When facing the first signs of her breakdown, I suggest not choosing any kind of medical intervention, like having her hospitalized in clinics, as this is considered taboo in her country. It will also put you at a significant disadvantage in any future custody dispute over children in Brazil.

Stay within the bounds of the law, and avoid domestic violence cases, whether true or false. As a last resort, it is better to involve the police before she does, always remembering that you have more knowledge of the local legal system than she does. Keep good friends close, and always have loyal and available witnesses by your side.

If you are in doubt, always have the children´s documents with you, especially the passports, as well any other important documents, and be very careful with travel authorizations. If she wants to go to Brazil, go together. During this trip, enter and leave Brazil on the same dates as her, be always together and vigilant.

If she is missing her family a lot, invite them to come and visit your place. If possible, even offer to pay for their travel expenses, especially for mothers, as Brazilian families are predominantly matriarchal.

Ah, and never forget the miraculous cure for all her crises – a shiny new car in the garage, a lavish trip to an exotic location, or a fancy piece of jewelry! Who knew that a little financial indulgence could fix everything effortlessly?

But if unfortunately, the relationship has already fallen apart, and she has taken the children to Brazil, you will have to take a different path to find a solution. But there is good news on this matter in the well-know Republic of Brasil.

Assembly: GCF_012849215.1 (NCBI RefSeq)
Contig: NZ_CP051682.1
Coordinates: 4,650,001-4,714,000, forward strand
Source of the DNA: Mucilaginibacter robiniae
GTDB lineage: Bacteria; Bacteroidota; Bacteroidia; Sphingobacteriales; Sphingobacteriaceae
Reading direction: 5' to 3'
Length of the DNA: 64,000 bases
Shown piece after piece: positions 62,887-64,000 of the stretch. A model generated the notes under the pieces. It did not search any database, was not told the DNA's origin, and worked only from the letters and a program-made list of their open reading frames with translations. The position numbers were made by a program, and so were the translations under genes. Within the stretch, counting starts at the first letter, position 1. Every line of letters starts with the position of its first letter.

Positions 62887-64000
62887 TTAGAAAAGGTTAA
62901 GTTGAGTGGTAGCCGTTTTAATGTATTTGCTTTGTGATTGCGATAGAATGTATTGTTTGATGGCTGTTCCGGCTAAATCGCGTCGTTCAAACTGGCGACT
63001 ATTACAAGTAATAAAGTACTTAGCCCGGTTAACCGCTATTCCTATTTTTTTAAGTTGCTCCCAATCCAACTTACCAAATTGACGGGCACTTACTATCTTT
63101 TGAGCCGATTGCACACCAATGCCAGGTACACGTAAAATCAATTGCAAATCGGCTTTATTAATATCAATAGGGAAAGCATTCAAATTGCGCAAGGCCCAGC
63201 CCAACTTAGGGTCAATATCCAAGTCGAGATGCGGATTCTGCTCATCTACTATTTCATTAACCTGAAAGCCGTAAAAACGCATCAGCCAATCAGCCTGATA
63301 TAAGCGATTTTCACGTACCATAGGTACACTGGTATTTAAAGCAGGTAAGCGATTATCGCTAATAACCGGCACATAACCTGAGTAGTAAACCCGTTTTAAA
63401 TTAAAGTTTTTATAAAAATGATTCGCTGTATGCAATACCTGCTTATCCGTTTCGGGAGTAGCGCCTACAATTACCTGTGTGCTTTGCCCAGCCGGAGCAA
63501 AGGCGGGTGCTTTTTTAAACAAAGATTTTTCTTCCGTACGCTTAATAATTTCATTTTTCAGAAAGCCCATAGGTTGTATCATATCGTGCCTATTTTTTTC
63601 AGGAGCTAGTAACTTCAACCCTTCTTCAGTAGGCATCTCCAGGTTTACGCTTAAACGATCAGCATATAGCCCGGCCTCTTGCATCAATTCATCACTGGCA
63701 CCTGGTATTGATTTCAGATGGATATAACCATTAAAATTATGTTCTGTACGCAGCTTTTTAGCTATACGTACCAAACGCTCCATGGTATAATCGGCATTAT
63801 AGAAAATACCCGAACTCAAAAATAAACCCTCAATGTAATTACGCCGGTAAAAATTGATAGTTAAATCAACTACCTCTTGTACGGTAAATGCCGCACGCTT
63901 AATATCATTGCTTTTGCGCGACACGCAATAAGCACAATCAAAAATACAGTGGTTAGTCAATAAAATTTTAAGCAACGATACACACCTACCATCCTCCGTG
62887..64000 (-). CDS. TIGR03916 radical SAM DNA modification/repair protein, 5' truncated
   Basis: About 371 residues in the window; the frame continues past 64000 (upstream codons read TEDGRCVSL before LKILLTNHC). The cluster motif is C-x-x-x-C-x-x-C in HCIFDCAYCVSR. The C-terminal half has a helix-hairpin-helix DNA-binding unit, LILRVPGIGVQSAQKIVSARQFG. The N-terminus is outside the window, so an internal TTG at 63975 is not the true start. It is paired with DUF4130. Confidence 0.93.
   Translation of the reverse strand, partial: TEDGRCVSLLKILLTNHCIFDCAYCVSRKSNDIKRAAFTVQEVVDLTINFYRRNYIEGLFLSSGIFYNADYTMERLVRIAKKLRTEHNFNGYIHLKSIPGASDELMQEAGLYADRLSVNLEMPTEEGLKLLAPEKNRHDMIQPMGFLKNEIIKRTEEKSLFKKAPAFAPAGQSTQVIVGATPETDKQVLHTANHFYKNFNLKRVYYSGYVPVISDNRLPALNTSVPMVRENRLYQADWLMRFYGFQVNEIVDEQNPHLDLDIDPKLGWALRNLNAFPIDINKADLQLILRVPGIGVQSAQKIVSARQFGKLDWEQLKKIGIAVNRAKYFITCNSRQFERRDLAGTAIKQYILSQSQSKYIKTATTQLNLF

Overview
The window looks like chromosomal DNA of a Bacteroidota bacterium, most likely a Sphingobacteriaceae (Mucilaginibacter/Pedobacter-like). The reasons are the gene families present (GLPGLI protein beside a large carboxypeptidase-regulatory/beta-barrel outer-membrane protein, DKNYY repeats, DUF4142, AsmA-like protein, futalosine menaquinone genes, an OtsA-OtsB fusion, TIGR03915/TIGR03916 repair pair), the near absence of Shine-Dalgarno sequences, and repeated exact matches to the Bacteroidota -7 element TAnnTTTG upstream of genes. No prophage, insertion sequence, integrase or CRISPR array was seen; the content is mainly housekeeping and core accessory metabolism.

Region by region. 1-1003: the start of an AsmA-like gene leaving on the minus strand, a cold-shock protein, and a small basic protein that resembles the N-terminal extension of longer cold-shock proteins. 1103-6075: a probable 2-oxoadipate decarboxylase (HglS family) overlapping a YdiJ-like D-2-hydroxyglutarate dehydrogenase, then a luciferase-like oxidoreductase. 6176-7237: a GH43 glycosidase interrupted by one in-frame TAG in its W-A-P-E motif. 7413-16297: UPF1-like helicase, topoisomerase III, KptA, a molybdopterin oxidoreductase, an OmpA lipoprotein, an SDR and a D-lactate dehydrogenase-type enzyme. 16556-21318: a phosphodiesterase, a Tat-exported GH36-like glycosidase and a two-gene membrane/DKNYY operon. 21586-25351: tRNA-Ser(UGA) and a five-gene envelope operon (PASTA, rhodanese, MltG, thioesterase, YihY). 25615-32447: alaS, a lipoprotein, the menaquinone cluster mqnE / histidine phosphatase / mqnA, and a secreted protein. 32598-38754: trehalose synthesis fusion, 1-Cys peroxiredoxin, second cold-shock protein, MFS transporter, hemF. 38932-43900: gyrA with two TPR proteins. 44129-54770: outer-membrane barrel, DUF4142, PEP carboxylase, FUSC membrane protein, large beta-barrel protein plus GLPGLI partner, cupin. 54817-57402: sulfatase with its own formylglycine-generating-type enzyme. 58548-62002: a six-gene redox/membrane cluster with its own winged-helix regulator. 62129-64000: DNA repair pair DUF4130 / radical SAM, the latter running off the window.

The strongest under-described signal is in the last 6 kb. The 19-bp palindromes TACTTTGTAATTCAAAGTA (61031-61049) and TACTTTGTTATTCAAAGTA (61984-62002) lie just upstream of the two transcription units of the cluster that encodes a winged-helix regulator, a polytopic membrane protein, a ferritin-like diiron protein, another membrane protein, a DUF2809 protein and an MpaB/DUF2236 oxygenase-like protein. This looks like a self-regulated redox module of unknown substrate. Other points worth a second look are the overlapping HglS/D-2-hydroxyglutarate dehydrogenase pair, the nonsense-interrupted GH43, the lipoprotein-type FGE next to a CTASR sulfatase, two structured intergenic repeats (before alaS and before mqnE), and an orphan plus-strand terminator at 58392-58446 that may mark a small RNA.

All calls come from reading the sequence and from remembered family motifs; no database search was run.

International pressure has played a significant role in compelling Brazil to address the issue of the international abduction of children (Hague Convention) more seriously.

In 2022, a new normative instruction was issued, making it mandatory for Brazilian judges to return abducted children. As a result, there has been a very significant increase in the number of children successfully brought back home during the first half of 2023.

If you need assistance, I’ll be here to support you throughout this process to regain your children.

If you would like to discuss this matter further, please feel free to give me a call at +55 (11) 98433-5841 (WhatsApp) or send an email to


Dr. Mauricio Ejchel

Lawyer in Brazil

International Lawyer, graduated from the Law School of the Pontifical Catholic University of São Paulo, Postgraduate in International Relations at Laureate International Universities, admitted to the Brazilian Bar in 1995, founding partner of MF Ejchel Advocacy International (est. 1996), law specialist commentator at the Brazilians TV Networks and columnist for Radio Justice, that belongs to the Brazilian Supreme Court.

Dr. Ejchel concentrates his expertise on international family law, lectures on international child abduction and other international family law topics on television and radio show and is frequently featured in the print media.

As an academic writer, has several legal articles published both in Portuguese and English.
With over 25 years of legal experience and commitment to the advocacy, he provides strategic legal advices based on his ability to manage complex cases and negotiate legal contingencies, being also an experienced barrister, obstinately acting before the Brazilian Courts in numerous lawsuits.